“And I don’t understand why I shouldn’t. My parents have raised me right. I know not to accept anything blindly,” the young man said.
Herman laughed at that. Perhaps that was so, but his fate was orchestrated from birth, when he was implanted with the simple chip that allowed Herman full control of this young man. Herman felt himself sweating and giddy with the prospect of the zapping pain it was about to deliver to this young rebel.
“So are you saying that you won’t sit and listen to the reading?” he asked in his quietest Good Cop voice.
“What happens if I don’t?”
“I get to push that,” Herman said, gesturing toward The Button. Really, he should have called in a chairman to remove this boy from here, but the temptation got the better of him. Saliva gathered in the corners of his mouth.
“And what does that do?”
“We could find out. All you have to do is say very clearly that you reject the reading of the law.” Herman said. “Or else sit and listen to me read it.”
“Are the laws just as ridiculous as ‘don’t question the Authority’?” The young man said. “A free thought is a bad thought? If the government doesn’t endorse it, then it is false information? It’s bad enough that I was born into the system, but now I’m trapped in it,” he continued.
“These messages are for the public good, child, don’t you see? Given the chance to think for themselves half of them would end up insane, and we’d have a society filled with people bickering about this or that, complaining about this or that; this way, everyone does what they are supposed to and everyone contributes. Doesn’t that sound like a good thing to you?”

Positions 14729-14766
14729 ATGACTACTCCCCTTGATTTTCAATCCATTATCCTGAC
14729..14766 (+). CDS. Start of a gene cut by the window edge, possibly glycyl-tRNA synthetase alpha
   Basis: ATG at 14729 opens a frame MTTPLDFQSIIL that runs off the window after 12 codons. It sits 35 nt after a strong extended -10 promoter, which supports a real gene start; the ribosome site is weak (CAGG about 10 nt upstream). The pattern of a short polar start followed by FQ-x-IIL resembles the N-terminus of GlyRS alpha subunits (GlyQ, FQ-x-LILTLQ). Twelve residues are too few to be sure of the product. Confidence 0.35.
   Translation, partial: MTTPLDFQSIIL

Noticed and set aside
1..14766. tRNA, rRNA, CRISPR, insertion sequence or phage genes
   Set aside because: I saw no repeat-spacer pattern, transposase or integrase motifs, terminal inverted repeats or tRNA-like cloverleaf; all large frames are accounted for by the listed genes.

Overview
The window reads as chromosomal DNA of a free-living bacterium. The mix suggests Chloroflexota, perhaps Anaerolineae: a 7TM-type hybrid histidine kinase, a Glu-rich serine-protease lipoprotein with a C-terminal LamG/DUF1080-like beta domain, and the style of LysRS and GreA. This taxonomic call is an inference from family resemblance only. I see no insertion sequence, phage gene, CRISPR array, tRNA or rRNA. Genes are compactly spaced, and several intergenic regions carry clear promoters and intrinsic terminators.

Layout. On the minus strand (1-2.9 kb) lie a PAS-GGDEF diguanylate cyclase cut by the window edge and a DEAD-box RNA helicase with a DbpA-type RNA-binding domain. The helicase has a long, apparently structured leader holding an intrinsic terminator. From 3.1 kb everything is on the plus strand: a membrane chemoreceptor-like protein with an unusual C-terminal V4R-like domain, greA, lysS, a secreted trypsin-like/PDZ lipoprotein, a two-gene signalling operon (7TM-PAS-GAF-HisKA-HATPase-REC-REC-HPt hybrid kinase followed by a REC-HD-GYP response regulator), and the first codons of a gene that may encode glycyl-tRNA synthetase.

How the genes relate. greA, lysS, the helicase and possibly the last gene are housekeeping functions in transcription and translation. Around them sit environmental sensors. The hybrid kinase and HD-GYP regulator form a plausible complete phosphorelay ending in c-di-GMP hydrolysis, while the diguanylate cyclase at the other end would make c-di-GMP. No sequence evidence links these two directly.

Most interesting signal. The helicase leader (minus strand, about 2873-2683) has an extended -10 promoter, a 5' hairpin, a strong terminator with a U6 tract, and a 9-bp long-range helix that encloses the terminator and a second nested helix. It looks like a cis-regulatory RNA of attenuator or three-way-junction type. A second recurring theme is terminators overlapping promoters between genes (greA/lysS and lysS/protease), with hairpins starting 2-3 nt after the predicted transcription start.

The young man sighed. “You’ve just described a machine to me, each piece is bound to its place, a motor can only ever be a motor and nothing more; humans are much more flexible than that. They have potential, potential for bad things, surely, potential for stupid things, absolutely, but also potential for good things, and even rarer than that, the potential for great things. In school nowadays, or at least what passes for it, you’ve stopped teaching Shakespeare, Ernest Hemingway, Jane Austen, and Aldous Huxley. Where are the great works of Bach, Beethoven, Vivaldi, Schubert. Where has all the art and soul gone? Into the machine,” he answered himself, and then said clearly, “I reject the reading of the law.”
Herman was delighted to hear that at least and he flipped open the glass case on his desk. He flexed his fingers and balled his hand up into a fist, which shook slightly with anticipation. This was too good to be true! He looked at the poor stupid lad before him. “Are you sure?”
To his delight the boy nodded. Herman brought his hand smashing down, depressing the big red button with a satisfying click. Then he turned and watched the boy avidly.
But his smile disappeared quickly. Instead, the young man was smiling. Then Herman he heard the whirring, the vibrations rattling in his own skull. “What have you done?” Herman asked.
“Oh, was that supposed to do something with the chips babies get implanted at birth? Cause I’ve had mine removed. It’s a very nifty gadget though, so I kept it, tinkered with it, figured out how it worked and found a backdoor into it, into all of them. You know they’re all linked right? It’s easy to pinpoint one person’s or another, and so instead of syncing my own chip to the board, I synced yours instead.”
“No!” Herman said trying to think of a way out, but there was nothing in his mind.
The whirring grew and grew. It grew in the minds of the others as well, those mindless drones that this system had created. All were hearing the high-pitched whine. And then quite suddenly there was a miniature explosion on the inside of Herman’s head. The effect was immediate; he fell over his chair and onto the ground. Blood pooled near his open mouth.
The young man pulled an old two way radio, “Hey dad, it’s done. Looks like I fought the law and I won.”